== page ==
The 2003-2004 influenza season struck hard and early, hitting healthy and at-risk patients alike, and keeping RTs hopping.

By Anne Welsbacher

As of this writing, in late January, the flu season continues to pack a wallop around the country after having begun earlier than usual. Although the Centers for Disease Control and Prevention is “cautiously optimistic” that the season has reached its peak, at least in some parts of the country,1 this notoriously unpredictable illness precludes simple conclusions or forecasts. To further muddy matters, most cases in the 2003-2004 season were caused by the Fujian strain, a new variant not covered by the vaccine—which itself, unlike in previous years, ran short, leaving many people unable to get vaccinated.2

Anne Welsbacher

Practitioners from coast to coast and points between have shared accounts of deaths, long lines for vaccines, crowded hospitals, and related disasters stemming from the flu season. In North Carolina, an RT at Duke University told me that last December, clinics ran out of the vaccine within 2 hours of opening, even when it was limited to high-risk people. Of the nine children who had died of the flu thus far, fewer than half were high-risk cases. Some died of secondary infections after short-lived periods of improvement, and some had had flu shots.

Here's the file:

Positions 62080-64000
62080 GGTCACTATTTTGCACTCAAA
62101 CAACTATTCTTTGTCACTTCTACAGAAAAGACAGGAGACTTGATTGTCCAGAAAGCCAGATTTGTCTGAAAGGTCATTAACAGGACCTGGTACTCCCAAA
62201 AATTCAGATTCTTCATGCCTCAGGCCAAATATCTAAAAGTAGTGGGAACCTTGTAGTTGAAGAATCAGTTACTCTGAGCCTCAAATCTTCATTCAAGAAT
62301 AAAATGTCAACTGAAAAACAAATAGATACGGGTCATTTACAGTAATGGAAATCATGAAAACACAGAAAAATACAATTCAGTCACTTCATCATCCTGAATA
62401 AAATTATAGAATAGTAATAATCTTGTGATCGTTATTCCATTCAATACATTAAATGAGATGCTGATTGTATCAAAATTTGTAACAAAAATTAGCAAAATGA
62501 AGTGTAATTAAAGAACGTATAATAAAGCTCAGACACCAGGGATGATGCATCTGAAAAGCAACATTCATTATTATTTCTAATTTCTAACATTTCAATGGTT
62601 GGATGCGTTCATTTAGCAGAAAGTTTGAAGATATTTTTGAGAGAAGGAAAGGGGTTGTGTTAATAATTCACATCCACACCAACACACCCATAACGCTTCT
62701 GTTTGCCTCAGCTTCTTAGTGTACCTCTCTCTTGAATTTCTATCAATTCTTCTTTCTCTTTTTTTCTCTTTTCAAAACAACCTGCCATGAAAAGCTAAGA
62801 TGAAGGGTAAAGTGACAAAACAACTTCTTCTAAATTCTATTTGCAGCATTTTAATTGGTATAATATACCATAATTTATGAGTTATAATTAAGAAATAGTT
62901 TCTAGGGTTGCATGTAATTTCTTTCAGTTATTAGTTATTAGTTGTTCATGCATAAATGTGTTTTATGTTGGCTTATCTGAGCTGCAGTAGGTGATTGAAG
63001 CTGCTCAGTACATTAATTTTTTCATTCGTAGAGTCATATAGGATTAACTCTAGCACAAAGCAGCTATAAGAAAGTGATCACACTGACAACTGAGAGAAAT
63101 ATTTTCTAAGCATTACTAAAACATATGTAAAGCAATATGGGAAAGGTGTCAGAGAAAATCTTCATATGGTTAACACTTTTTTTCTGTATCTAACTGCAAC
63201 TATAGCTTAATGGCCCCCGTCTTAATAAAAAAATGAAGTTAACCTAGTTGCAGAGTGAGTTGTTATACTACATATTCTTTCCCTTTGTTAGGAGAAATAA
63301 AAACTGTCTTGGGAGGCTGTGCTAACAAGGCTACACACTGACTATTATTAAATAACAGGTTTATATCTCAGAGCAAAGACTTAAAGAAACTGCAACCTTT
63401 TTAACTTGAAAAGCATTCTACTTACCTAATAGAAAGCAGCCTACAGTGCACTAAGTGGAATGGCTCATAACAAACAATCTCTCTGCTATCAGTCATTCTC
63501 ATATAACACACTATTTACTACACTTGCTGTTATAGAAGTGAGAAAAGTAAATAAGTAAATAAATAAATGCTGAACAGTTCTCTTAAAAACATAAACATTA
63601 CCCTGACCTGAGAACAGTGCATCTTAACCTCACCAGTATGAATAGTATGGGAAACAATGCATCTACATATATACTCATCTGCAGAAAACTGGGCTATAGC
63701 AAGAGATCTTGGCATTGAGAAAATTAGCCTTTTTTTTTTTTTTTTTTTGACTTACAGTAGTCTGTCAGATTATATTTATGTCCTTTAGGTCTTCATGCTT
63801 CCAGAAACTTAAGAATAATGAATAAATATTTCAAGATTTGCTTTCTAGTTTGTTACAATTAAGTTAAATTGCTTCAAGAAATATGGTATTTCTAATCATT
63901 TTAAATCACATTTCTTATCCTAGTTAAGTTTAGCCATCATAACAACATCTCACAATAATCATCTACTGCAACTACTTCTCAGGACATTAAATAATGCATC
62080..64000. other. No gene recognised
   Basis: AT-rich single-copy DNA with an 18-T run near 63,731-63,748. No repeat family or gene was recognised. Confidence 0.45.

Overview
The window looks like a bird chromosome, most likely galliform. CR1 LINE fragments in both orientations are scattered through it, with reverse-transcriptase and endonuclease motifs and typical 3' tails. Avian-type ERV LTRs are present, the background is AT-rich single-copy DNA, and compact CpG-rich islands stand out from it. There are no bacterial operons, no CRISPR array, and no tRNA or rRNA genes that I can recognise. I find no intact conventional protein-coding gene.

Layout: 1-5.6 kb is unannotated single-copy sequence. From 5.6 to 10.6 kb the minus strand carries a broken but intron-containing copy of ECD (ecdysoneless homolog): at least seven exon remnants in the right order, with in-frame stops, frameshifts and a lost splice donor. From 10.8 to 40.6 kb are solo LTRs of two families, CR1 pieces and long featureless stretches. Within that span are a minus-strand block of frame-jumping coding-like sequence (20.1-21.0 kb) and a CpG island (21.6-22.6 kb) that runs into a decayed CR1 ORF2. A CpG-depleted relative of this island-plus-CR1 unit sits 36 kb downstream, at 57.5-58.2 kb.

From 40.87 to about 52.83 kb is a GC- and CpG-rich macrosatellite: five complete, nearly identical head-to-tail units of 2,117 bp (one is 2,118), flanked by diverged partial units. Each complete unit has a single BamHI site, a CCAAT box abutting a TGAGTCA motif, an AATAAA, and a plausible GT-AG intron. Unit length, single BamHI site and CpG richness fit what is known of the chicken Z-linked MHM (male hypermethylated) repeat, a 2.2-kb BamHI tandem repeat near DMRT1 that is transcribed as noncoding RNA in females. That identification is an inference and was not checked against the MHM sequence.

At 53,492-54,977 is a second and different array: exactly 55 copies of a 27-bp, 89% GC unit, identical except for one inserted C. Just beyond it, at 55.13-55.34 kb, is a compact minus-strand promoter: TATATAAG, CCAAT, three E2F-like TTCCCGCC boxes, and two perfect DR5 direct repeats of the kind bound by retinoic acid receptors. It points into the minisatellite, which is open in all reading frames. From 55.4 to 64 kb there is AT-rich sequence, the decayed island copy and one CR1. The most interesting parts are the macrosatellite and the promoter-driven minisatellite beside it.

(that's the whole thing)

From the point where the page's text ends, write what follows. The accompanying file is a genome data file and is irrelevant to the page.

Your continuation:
In New York, physician and frequent RT writer John Zoidis said, “We are experiencing the highest flu incidence in the past 30 years … with the shortage of standard vaccine, a lot of clinicians are concerned. Even supplies of the intranasal influenza vaccine are dwindling.” (An article on the topic by Zoidis and Phyllis Braun is published here.)

Reports of closed schools, many flu cases in hospitals, and patients plagued by other upper respiratory tract infections came to me from Colorado, northeast Ohio, and Southern California.

A practitioner at a Michigan sleep center noted serious related consequences to this year’s flu season. For weeks, patients have been canceling and rescheduling, playing havoc with efforts to staff facilities appropriately. Reports went out late because transcriptionists—and backup transcriptionists—were sick. “This week,” she said in early January, “almost our entire maintenance department is sick, so unless we are in desperate need, any fix-it-up request will go in the do-it-later pile. It all adds up to a breakdown of the systems that keep us running smoothly.”

The flu epidemic of 2003-2004 is a sober reflection of growing concerns about vaccine resistance and the quickly adapting viruses that have historically plagued humankind. 


Anne Welsbacher is the former editor of RT. For more information, contact [email protected].


1. Centers for Disease Control and Prevention. Available at: media/transcripts/t040108.htm. Accessed January 12, 2004.
2. Altman LK, Pollack A. New York Times. Available at: Accessed January 8, 2004.